The real core of my piece on Myquale, though, was the assertion that he represents part of an incidental reaction to rap music that confounds and infuriates traditionalists. Myquale is a Rapper with a capital R, but he doesn't hate the current landscape.

"I've always been a fan of ATCQ," he says via email. "I grew up listening to Erykah a lot and Kanye. He was the first CD and vinyl I've ever bought. More recently I like Kendrick, 21 savage—he's dope and Kodak [Black]—Anderson Paak, Hiatus Kaiyote, Chance... I like a lot of different shit honestly bro. I'm a super hip hop head, but I've got mad love for artists like Migos or Kodak Black."

Enjoy Myquale's rapping for what it is, a testament of tightly intertwining syllables and introspective thoughts. Listen to his newest release "While You Were Sleeping" below.

Young - "Sensitive Savage"

young

For the last two years, I've kicked tires on a piece about drugs and drinking in the modern age—a time stripped largely of the idealism that accompanied earlier experimentation, characterized by an escapist bent that manifests as gleeful hedonism for some, numbing agent for others (and often both, a reaction to the world's absurdity and adversity). I've not yet managed to coalesce the chaos of thought into something coherent and well-considered, but I'm constantly collecting music and art that speaks to this evolution of modern excess and anesthesia.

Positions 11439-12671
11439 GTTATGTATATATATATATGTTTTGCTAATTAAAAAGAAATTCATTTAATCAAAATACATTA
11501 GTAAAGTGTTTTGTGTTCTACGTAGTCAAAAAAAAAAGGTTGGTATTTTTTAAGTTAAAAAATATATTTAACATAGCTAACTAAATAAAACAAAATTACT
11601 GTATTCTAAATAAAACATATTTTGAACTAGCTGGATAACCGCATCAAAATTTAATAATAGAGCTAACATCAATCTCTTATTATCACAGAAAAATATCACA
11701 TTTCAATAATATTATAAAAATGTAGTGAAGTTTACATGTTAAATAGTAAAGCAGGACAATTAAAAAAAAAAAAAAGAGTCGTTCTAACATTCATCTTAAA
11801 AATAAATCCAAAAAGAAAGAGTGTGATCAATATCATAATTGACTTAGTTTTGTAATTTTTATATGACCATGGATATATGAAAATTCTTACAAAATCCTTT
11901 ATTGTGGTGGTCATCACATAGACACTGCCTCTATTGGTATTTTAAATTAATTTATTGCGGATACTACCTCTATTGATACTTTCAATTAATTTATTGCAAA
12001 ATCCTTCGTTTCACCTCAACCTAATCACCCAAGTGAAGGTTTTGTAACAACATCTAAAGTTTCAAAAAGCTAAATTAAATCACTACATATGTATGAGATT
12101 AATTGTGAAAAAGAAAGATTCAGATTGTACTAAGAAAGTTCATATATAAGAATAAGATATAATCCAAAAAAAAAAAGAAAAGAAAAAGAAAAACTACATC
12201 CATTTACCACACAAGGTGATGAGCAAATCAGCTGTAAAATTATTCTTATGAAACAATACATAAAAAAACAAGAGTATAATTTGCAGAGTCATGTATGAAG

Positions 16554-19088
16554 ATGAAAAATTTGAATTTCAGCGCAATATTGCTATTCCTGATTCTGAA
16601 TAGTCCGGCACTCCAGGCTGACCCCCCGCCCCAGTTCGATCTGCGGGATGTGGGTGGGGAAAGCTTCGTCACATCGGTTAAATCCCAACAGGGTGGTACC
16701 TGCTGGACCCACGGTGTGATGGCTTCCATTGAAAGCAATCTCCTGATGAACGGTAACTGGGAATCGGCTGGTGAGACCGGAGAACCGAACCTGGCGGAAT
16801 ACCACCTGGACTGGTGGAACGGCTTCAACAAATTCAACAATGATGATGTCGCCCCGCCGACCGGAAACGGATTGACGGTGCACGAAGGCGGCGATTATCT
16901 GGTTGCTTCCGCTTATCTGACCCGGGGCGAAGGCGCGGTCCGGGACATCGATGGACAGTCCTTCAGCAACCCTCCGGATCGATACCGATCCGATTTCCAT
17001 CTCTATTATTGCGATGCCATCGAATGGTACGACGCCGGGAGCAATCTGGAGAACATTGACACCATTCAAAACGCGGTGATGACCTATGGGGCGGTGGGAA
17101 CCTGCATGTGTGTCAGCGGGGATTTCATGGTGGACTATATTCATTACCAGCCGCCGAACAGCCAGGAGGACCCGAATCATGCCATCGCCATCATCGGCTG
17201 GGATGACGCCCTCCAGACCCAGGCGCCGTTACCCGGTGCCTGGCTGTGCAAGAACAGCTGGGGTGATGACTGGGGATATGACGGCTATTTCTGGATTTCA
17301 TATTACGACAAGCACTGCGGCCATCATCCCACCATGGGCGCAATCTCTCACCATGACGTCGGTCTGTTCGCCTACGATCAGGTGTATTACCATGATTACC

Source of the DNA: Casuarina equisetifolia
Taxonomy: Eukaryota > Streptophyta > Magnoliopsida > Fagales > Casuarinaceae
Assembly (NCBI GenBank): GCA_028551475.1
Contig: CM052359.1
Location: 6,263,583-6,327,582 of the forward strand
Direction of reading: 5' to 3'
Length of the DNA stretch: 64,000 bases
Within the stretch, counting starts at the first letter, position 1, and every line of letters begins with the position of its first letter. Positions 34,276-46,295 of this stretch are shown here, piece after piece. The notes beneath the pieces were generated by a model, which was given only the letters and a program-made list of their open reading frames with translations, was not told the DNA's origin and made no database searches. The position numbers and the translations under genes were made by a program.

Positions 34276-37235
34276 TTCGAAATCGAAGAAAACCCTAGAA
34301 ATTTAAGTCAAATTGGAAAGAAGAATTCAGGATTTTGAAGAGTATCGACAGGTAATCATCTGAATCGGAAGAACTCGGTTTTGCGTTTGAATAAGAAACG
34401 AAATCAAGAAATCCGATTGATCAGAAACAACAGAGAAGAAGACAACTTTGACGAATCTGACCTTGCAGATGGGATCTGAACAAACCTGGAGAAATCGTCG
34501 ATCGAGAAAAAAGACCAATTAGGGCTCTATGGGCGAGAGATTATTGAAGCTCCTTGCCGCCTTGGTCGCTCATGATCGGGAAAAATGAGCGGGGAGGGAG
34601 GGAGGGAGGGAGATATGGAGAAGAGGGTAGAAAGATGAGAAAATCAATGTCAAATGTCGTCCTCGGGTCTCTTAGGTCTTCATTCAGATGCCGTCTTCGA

Houston rapper Young's "Sensitive Savage" feels a worthy addition to the conversation. Where some rappers parade drugs as accessories to be worn and shown off to an adoring, imitating audience, Young treats narcotics as the escape portal that can prove just as horrifying as the world being escaped, subtly capturing the creep and control of addiction.

"This song is literally who I am...my issues, my emotions and my fucked up way of thinking of things sometimes," said Young to us via email earlier this month. "I was trashed and in my feelings when I wrote this TBH lol and I just needed to get some shit off my chest."

"Sensitive Savage" doesn't directly address its creator's reasons for using drugs and drinking—nor, thankfully, does it extrapolate some sloppy social theory from its personal perspective (as this writer perhaps foolishly attempts to do from anecdote and observation)—rather embodying the fright of modern existence and presenting an implicit case for why you're probably going to go out and get fucked up tonight.

Monster Florence - "Resourceful"

Monster Florence

While I'd like to maintain some veneer of exploratory authority in my 5 On It findings, too much of discovery relies on chance to ever take that much credit. Of course, you need to know where to look and recognize what you've found when you've come across it (perhaps when others are not ready or able to recognize it), but in an cluttered age where algorithms, blogs, apps, and friends all vie for the same waking hours, finding new music you love often boils down to the uncomfortable serendipity of "right place, right time."

I found British rap group Monster Florence's "Resourceful" on my Spotify Discovery Weekly playlist while driving to play basketball one Saturday morning a few weeks back. I typically skip most songs on my Discover Weekly after a few unsatisfactory seconds, either because I know the song/artist already or because I haven't been sufficiently hooked. Perhaps an unfair listening method, but the one developed in direct response to a world with too much music in it.